Psammodesmus Cook, 1895, Cook, 1895

Hoffman, Richard L., Martinez, Daniela & D, Eduardo Florez, 2011, A new Colombian species in the milliped genus Psammodesmus, symbiotic host for bryophytes (Polydesmida: Platyrhacidae), Zootaxa 3015, pp. 52-60: 53

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Psammodesmus Cook, 1895


Genus Psammodesmus Cook, 1895  

Psammodesmus Cook, 1895   , Brandtia 12: 52. Monobasic with a new species. Type species: P. c o s Cook, by original designation. — Silvestri, 1897, Boll. Mus. Torino, 12 (305): 15. — Hoffman, 1953, Journ. Washington Acad. Sci. 43: 301.— Hoffman, 1980, Classification of the Diplopoda, p. 163. —Hoffman, 1999, Va. Mus. Nat. Hist. Spec. Publ. 9: 398.

Ernostyx Chamberlin, 1941   , Bull. American Mus,. Nat. Hist., 78: 497. Monobasic with a new species. Type species: E. dasys Chamberlin   , by original designation. Synonymized with Psammodesmus   by Hoffman, 1953.

Diagnosis. Terminal lamina of gonopod directed either distad or ventromesad (away from the coxa), solenomere in either case directed sinuously ventrad, in contrast to other Neotropical genera in which both of the apical elements are curved or bent dorsad, thus in the same axis as the coxa.

Comments. The identification of this genus has been solely by circumstantial evidence. The type species was based on a female specimen never seen since Cook’s day: not in any likely despository, and presumably lost/misplaced. The original description, which could apply to any number of platyrhacids, is as follows:

Carinae   of moderate width, with a prominent, square shoulder at base in front; dorsum densely beset with distinct, prominent, rounded granules and divided into three transverse rows of polygonal areas, each of which has a distinct, though not conspicuous tubercle in the middle; tubercles of the posterior row much more conspicuous than the others; first segment with an anterior row of large tubercles, behind which is a distinct transverse depression; vertex densely and finely granular, prominent and cristate on each side of the sulcus; pores removed from the margin by five or six times the diameter of the small ring; clypeus smooth and shining below: Genus Psammodesmus   nov., type Ps. cos   , sp. n., Colombia, Philadelphia Academy.”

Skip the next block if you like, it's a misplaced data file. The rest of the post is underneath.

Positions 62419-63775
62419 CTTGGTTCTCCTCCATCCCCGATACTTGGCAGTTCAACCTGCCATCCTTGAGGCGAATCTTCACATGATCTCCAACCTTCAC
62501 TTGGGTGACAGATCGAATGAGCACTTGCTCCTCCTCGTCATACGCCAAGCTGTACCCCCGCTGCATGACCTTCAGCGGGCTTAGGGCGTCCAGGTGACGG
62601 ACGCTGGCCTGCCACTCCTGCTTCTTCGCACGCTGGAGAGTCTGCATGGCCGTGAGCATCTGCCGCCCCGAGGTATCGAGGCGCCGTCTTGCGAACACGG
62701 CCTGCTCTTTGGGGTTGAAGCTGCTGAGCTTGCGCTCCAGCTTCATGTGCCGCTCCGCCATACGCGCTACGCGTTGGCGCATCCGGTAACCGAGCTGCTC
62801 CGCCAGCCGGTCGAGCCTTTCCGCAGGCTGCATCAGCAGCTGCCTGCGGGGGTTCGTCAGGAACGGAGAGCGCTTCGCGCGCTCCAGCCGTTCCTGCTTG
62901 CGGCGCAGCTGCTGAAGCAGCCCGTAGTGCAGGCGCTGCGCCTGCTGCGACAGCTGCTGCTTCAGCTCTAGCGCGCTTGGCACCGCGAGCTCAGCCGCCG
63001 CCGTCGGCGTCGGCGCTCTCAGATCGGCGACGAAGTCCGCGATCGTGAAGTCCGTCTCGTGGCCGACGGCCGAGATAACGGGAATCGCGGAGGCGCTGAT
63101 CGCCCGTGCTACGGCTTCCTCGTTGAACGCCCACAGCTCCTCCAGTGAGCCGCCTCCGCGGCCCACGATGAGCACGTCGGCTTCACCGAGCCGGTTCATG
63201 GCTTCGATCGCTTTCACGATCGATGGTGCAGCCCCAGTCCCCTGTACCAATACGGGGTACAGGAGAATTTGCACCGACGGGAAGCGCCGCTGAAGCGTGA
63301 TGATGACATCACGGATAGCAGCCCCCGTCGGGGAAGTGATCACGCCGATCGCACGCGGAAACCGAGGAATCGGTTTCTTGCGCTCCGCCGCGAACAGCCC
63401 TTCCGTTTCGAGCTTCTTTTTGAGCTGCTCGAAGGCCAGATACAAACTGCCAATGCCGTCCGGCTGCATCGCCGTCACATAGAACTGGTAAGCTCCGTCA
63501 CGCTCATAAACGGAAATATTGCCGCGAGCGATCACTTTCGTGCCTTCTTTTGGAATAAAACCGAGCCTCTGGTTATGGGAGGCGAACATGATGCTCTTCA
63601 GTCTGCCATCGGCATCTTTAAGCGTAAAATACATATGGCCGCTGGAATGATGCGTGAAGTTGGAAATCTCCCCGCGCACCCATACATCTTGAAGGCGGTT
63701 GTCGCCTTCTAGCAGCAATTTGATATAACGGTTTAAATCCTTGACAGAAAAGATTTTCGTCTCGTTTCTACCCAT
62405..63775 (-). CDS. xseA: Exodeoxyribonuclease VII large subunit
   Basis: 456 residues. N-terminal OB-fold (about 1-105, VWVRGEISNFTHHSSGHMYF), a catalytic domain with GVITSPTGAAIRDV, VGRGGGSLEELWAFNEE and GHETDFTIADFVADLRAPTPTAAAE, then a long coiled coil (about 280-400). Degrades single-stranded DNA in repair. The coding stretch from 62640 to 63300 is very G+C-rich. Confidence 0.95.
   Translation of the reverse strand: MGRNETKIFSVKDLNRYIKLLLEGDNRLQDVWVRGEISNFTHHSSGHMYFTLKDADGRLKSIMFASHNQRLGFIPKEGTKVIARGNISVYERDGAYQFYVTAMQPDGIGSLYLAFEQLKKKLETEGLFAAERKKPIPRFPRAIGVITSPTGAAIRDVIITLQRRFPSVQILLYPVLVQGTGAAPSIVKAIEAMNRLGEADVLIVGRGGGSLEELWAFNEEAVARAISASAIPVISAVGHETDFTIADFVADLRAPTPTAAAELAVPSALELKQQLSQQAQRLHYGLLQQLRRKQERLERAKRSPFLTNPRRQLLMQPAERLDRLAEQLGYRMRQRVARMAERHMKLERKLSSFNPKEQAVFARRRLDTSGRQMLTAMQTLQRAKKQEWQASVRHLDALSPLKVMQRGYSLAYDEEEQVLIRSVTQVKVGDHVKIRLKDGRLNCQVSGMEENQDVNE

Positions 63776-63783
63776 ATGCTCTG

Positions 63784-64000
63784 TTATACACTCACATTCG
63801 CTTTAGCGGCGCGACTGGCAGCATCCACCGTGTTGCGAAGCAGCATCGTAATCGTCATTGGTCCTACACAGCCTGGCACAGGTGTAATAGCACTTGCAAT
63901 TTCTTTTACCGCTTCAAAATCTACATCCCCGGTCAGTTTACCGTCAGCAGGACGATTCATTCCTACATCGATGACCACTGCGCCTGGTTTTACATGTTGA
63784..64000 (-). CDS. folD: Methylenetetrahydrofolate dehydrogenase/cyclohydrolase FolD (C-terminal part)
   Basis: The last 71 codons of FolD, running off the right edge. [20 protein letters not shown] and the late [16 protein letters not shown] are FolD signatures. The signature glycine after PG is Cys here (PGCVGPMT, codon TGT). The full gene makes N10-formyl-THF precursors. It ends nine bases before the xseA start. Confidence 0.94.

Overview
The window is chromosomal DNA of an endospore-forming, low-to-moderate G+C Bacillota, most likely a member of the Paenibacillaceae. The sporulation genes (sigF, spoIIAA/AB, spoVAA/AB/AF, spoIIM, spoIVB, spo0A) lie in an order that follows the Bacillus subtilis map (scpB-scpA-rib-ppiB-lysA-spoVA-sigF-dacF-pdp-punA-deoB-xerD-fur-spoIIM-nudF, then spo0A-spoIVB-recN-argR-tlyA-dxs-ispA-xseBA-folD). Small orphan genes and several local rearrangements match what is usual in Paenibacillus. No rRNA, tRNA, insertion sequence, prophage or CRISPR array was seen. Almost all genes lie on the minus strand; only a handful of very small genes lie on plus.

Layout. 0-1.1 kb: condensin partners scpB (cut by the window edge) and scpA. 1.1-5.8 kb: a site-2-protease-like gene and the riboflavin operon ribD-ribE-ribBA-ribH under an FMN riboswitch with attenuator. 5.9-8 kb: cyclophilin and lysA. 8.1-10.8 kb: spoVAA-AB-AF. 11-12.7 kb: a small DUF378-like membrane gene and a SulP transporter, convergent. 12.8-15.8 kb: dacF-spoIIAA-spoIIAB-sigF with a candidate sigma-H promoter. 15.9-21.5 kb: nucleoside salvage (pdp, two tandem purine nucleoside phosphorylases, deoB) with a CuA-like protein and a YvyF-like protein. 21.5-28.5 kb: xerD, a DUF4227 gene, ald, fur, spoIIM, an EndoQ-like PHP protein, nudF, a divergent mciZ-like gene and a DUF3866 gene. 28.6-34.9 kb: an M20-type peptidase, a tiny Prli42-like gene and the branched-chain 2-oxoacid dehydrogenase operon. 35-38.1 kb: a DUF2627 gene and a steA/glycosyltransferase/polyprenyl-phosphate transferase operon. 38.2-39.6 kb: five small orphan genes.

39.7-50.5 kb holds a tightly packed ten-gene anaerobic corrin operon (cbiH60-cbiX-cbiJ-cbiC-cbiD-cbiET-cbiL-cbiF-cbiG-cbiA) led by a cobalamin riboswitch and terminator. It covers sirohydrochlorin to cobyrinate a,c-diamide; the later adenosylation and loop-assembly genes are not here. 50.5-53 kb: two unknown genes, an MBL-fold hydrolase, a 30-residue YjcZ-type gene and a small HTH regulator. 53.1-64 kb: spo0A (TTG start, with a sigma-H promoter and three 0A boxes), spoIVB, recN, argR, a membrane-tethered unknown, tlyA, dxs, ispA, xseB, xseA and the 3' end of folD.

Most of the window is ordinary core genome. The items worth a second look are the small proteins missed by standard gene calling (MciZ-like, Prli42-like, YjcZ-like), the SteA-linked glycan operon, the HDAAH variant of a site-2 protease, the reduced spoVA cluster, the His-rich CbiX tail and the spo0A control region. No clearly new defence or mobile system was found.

Shortly after publication of this account, F. Silvestri described two new platyrhacids from Ecuador, Psammodesmus camerani   (1897) from Gualaquiza and P. fasciolatus   (1898) from the Rio Peripa, both collected by the renowned Italian ornithologist Enrico Festa. It is not obvious how Silvestri deduced that these species were congeneric with Cook’s rather ambiguously described type species. His confidence was not shared by the next writer on these millipeds, H. W. Brolemann (1919) who in reporting specimens from western Ecuador that he identified as fasciolatus   , referred the species to Platyrrhacus   [sic] rather than Psammodesmus   . In this disregard of the Cookian genus, Brolemann was followed by Attems (1938) who placed both fasciolatus   and camerani   in the subgenus Tirodesmus   of his comprehensive genus Platyrhacus   . Hoffman (1953) on the other hand ventured to recognize Psammodesmus   on the basis of a new species from Panama, and in 1960 went so far as to establish the new tribe Psammodesmini   for this one genus, also recognized in the 1980 “Classification”.

The discovery that two platyrhacid species quite distinctive in peripheral characters can share a basically identical gonopod structure imposes an important caveat on future use of illustrations of these appendages in definition or identification of species of platyrhacids. Attention to peripheral characters is now mandated, but even a meticulous description like that of Brolemann (1919) for P. fasciolatus   cannot anticipate every detail that future knowledge may require. A precedent to this situation is established in some Nearctic genera of the xystodesmid tribe Rhysodesmini   , and the oxydesmid genus Coromus   in particular provides a comparable example.












Psammodesmus Cook, 1895

Hoffman, Richard L., Martinez, Daniela & D, Eduardo Florez 2011


Chamberlin 1941


Cook 1895